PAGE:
That's nice - I assume you drive the exact speed limit as well.

    We will have to agree to disagree. The system is learning, and in my view, the oddball situation IS an edge case. As I said, Tesla is not going to give the green light, but the system IS designed to work in those situations. Otherwise, the car would not be able to operate well at all.

    Now maybe YMMV with your roads. I don't know where you live, but I know the roads I am driving, and when they are well marked, the car handles almost all situations perfectly. When they are not or if there are some deviations, I will either take control or be ready to take control. I get your point that it won't handle everything as well, but it is the same on the restricted access roads when there is construction or bad or double markings. The environmental situations can be similar.

    I do not hold the AP to be perfect, even on the freeway, but I can see the improvements and it is WAY better than it was six months ago. I am not saying that we can expect AP to work flawlessly yet, but my point is that it is not USER error to use autopilot. It is wrong to have expected it to work 100% in all cases, but it is worth examining what it can do well and what it can't do so well, yet.

    I am not sure what you are arguing - Elon has said that there will be early access this year for that functionality. Yes, it will require new software of course, but it is not going to be night and day from most of the current AP functionality. I have HW3 and while I won't be in the first launch, I hope to be soon after and I will be testing it as much as I can.
     
  17. TIppy

    TIppy Active Member

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    If they don't expect us to use it on non-limited access roads, why do they provide traffic light warnings when on autopilot? I haven't seen them, but are there traffic lights on limited access highways? Not on the on or off ramps but the highways themselves.
     
  18. Knightshade

    Knightshade Well-Known Member

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    There's traffic lights on the on-ramps of quite a few limited access roads FWIW- remember nav on autopilot is explicitly intended for ON RAMP to off ramp...so those would absolutely be in the operational domain of the system unlike local roads.

    ramplight.jpg
     
  19. Knightshade

    Knightshade Well-Known Member

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    It fails to fail as often as you might expect certainly. And if you're paying close enough attention that doesn't usually cause an issue.

    That doesn't change the fact it's not supposed to be or intended to be used there...and when it does fail that's the users fault, not Teslas.

    So the OP suggesting this is something he wants to "report" to Tesla is nonsensical, since he's basically going to be telling them "Hey- this didn't work in a situation you already told me it isn't meant to work..."


    Imagine you contacted Michelin and said "Hey, I want to report that these summer performance tires didn't work very well when I drove them in the snow..."

    They'd laugh you off the call.

    Same deal here.

    You're not disagreeing with me.

    You're disagreeing with the literal text of the owners manual from the folks who built the system.

    Autopilot does not learn in real time. Behavior only changes with updates from Tesla.

    And the current software is written for hardware that explicitly can not handle local driving (hence the reason HW3 even exists though the much more powerful software isn't rolled out to the public fleet yet).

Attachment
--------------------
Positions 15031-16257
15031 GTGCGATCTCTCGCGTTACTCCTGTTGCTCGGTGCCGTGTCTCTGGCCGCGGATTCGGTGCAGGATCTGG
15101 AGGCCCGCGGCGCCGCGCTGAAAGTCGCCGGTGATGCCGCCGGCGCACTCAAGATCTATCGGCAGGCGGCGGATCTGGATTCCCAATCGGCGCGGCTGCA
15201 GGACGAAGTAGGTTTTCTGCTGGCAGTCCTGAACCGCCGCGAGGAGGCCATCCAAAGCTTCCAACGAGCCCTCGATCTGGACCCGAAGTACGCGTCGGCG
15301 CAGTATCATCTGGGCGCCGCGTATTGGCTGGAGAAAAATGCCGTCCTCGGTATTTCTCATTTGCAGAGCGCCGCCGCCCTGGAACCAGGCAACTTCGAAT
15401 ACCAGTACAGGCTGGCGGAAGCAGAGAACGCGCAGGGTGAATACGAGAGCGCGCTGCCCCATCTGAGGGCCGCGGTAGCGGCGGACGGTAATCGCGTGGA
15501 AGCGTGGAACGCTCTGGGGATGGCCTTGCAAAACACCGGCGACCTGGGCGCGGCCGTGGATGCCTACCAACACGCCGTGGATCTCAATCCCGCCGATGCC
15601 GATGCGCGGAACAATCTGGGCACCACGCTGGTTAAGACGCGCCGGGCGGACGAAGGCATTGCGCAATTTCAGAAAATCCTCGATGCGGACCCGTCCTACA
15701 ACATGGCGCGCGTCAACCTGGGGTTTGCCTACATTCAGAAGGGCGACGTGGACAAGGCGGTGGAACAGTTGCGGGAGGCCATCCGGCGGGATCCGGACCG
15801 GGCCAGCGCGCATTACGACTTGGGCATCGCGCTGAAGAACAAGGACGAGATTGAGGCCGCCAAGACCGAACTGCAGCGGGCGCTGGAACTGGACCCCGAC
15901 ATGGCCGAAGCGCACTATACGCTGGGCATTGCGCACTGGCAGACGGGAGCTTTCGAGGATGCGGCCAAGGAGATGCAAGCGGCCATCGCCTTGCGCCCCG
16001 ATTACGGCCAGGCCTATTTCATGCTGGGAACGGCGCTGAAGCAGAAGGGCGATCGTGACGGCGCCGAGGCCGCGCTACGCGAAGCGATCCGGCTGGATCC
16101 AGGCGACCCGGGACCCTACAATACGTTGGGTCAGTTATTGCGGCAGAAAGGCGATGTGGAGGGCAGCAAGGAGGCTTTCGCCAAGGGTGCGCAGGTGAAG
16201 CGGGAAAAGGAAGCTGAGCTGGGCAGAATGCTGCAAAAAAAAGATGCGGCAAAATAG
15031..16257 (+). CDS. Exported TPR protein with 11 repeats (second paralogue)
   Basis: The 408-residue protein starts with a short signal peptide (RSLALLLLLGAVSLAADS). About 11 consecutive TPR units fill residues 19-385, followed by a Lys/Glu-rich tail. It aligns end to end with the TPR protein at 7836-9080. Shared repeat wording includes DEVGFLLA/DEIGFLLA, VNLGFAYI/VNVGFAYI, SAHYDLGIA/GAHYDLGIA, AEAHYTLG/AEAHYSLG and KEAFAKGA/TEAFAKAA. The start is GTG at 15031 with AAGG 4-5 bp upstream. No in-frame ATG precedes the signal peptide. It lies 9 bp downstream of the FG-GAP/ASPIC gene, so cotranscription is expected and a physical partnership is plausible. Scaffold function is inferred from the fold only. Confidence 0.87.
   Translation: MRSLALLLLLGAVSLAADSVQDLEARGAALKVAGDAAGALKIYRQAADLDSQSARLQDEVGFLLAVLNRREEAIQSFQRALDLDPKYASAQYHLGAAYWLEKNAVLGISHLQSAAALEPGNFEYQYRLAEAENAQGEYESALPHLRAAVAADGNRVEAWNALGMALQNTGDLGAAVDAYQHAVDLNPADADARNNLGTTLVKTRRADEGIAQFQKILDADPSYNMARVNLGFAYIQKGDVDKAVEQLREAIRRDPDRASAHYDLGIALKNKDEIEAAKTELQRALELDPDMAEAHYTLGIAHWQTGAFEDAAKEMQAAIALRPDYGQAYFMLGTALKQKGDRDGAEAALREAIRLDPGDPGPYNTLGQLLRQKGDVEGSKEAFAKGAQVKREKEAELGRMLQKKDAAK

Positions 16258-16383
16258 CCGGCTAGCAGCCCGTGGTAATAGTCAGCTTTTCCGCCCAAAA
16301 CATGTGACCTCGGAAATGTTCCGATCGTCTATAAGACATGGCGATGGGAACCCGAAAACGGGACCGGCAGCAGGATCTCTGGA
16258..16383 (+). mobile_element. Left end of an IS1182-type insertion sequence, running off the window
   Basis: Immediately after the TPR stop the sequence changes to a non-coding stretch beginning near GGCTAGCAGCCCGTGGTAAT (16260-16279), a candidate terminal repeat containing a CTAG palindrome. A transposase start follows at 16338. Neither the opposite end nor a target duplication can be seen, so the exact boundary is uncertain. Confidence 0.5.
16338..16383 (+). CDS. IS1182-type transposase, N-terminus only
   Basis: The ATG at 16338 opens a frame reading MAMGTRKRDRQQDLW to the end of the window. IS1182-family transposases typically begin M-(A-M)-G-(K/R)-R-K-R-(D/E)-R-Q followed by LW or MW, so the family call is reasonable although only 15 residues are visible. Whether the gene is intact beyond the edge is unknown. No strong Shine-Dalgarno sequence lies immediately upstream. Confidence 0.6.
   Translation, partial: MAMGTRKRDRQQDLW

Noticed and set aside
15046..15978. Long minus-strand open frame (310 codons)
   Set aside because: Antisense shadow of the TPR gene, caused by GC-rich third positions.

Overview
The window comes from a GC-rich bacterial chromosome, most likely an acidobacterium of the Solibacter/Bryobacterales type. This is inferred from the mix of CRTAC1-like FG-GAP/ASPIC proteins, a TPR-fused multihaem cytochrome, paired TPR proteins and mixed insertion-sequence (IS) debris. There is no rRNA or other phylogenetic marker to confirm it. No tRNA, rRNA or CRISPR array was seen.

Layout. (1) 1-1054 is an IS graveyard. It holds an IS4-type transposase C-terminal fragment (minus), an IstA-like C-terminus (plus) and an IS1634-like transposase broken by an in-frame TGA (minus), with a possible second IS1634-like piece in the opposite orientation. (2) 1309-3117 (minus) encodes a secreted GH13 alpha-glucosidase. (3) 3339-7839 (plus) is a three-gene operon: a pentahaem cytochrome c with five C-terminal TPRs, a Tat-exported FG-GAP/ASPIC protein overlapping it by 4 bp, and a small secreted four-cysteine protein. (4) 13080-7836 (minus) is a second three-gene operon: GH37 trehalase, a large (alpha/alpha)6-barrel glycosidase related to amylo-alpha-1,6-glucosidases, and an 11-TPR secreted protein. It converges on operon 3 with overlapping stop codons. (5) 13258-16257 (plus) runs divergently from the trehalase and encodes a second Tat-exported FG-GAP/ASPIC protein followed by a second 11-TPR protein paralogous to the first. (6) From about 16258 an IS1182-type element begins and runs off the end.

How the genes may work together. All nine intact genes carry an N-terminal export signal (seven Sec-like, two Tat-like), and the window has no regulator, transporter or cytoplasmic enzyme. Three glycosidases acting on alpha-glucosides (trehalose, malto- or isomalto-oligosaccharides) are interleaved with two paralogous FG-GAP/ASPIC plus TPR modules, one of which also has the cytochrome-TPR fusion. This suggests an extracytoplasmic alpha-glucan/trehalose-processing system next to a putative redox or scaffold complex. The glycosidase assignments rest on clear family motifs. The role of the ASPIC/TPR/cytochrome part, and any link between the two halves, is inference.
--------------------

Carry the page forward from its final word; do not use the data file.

Again- Tesla explicitly says you are wrong right in the manual.


    "Works most of the time except all the cases where it doesn't" isn't really working well.

    See again the myriad threads about "AP TRIED TO KILL ME WHEN I USED IT SOMEPLACE I WAS EXPLICITLY TOLD NOT TO!"

    That's the drivers fault, not Teslas.


    Well no....

    It handles all situations that happen to be just like a divided highway perfectly.

    Following well marked lines. Adjusting follow speed with TACC. Those work great because you're using them in a situation that looks like a highway to the car.

    But come up on a turn lane and you get the original post.

    Have oncoming traffic turn in front of you you get people bitching about WHY IS THE CAR BRAKING!

    Easy- because it doesn't know WTF oncoming traffic is

    It thinks there's suddenly a car you're about to slam into that just came into your lane.

    In the worst cast, you're not paying attention, and you die from your user error. As at least 2 Tesla drivers have done by using the system in places with cross-traffic.

    Where, again, it's explicitly not meant to be used


    Agreed... it handles a ton of highway situations either better (or at all) that it didn't 6 months ago.


    It's user error to use it outside its operational domain and be surprised if it doesn't "work correctly"

    Because it's not intended to



    Yes it absolutely will be.


    Today all public fleet cars are running the 2.x code, even HW3 cars running it in emulation. HW3 native code will be MASSIVELY larger and more powerful.


    but don't take my word for it-here's Andrej Karpathy, the guy in charge of all this stuff at Tesla, from autonomy day-I bolded the two relevant bits.




    TLDR version- they have a vastly more capable and advanced software suite in the lab and have some time- that HW2.x simply can not run. HW3 (once they go to native HW3 software) will usher in massive improvements.

    It will not be tiny fractional ones like you see month to month with current software updates written for the 2.x HW.
    .

     
    • Like x 1
  20. TIppy

    TIppy Active Member

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    It works with autosteering, which doesn't deal with on and off ramps, not just NOA.